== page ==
Various writers throughout the 19th century confidently reported that they’d found the true and exact value of π. Unfortunately, they all gave different answers. In 1977 DePauw University mathematician Underwood Dudley tried to make sense of this by compiling 50 of their pronouncements:
He concluded that π is decreasing. The best fit is πt = 4.59183 – 0.000773t, where t is the year A.D. — it turns out we passed 3.1415926535 back in 1876 and have been heading downward ever since.
And that means trouble: “When πt is 1, the circumference of a circle will coincide with its diameter,” Dudley writes, “and thus all circles will collapse, as will all spheres (since they have circular cross-sections), in particular the earth and the sun. It will be, in fact, the end of the world, and … it will occur in 4646 A.D., on August 9, at 4 minutes and 27 seconds before 9 p.m.”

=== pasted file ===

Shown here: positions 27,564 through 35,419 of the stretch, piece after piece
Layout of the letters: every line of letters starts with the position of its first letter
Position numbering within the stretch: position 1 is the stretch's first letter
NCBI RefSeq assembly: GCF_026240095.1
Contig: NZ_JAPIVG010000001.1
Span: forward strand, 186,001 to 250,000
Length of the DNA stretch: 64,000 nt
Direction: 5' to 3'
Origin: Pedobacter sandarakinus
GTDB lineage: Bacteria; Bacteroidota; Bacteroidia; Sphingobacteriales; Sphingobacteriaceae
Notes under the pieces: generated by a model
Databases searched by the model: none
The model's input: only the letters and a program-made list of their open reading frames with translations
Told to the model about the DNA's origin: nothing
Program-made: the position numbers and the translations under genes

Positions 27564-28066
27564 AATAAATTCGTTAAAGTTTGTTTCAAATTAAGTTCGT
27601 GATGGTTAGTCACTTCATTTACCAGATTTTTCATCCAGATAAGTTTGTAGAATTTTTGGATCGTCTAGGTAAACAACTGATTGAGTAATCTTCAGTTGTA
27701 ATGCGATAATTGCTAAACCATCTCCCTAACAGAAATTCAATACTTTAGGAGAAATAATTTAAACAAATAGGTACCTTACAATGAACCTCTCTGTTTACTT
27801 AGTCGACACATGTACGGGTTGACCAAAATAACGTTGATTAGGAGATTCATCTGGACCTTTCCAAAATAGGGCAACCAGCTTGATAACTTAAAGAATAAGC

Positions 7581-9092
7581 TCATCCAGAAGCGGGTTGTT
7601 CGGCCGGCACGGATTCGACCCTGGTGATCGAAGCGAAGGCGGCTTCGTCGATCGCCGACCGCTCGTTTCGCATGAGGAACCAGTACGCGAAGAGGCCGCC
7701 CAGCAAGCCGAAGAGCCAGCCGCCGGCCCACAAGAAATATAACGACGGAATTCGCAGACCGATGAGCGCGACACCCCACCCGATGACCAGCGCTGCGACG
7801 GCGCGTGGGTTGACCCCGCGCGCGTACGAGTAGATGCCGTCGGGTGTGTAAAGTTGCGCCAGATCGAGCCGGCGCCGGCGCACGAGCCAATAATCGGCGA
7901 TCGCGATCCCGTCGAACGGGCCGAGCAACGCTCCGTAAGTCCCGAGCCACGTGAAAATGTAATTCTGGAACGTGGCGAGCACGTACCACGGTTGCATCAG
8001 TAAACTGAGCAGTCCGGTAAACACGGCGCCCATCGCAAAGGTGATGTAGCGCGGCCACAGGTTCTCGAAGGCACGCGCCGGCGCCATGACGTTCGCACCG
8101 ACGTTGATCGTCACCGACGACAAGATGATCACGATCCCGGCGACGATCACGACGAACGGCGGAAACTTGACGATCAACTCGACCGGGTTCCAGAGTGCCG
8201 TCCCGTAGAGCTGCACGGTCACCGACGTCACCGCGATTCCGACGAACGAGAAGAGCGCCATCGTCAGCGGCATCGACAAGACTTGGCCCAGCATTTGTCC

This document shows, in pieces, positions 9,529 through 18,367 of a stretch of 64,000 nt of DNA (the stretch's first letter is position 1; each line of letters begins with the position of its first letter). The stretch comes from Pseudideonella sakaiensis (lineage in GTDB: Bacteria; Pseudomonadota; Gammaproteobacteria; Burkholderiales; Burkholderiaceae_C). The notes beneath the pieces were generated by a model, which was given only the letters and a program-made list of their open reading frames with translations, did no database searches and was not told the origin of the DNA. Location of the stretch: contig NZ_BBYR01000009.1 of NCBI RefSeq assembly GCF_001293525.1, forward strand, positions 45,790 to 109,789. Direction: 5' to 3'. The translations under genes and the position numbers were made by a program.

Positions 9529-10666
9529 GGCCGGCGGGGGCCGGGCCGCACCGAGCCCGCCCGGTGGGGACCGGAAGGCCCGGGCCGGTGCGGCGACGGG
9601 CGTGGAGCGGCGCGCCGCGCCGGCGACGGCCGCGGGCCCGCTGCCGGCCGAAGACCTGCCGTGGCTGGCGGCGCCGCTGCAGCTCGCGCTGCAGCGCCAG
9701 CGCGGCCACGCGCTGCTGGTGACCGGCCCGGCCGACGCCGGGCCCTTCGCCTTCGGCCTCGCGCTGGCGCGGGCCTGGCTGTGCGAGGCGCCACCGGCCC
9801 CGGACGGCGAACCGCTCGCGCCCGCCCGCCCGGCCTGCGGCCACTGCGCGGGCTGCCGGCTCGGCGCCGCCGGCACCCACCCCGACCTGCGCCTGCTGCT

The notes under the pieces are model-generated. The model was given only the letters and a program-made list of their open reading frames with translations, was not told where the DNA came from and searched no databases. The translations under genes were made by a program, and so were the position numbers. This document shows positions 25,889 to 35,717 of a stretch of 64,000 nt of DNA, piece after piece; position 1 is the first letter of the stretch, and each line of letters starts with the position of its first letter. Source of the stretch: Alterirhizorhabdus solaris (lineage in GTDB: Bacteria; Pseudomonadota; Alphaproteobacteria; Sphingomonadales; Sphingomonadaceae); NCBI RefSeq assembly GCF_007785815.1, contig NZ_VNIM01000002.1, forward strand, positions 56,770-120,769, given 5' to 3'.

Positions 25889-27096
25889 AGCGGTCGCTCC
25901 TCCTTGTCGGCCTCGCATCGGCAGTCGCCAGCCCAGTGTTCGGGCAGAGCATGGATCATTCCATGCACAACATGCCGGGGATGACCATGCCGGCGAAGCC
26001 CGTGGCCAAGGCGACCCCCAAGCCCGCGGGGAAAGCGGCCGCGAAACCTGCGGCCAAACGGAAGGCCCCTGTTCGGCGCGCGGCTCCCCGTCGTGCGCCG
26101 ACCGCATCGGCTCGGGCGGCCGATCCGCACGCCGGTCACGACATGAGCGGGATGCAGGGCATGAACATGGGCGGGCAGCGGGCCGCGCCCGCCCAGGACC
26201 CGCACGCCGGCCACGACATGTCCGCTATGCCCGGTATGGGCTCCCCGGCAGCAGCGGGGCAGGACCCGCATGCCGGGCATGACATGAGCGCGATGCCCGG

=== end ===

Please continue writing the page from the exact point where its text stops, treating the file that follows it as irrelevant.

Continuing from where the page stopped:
There is some good news, though: “Circumferences of circles will be particularly easy to calculate in 2059, when πt = 3.”
(Underwood Dudley, “πt,” Journal of Recreational Mathematics 9:3, March 1977, p. 178)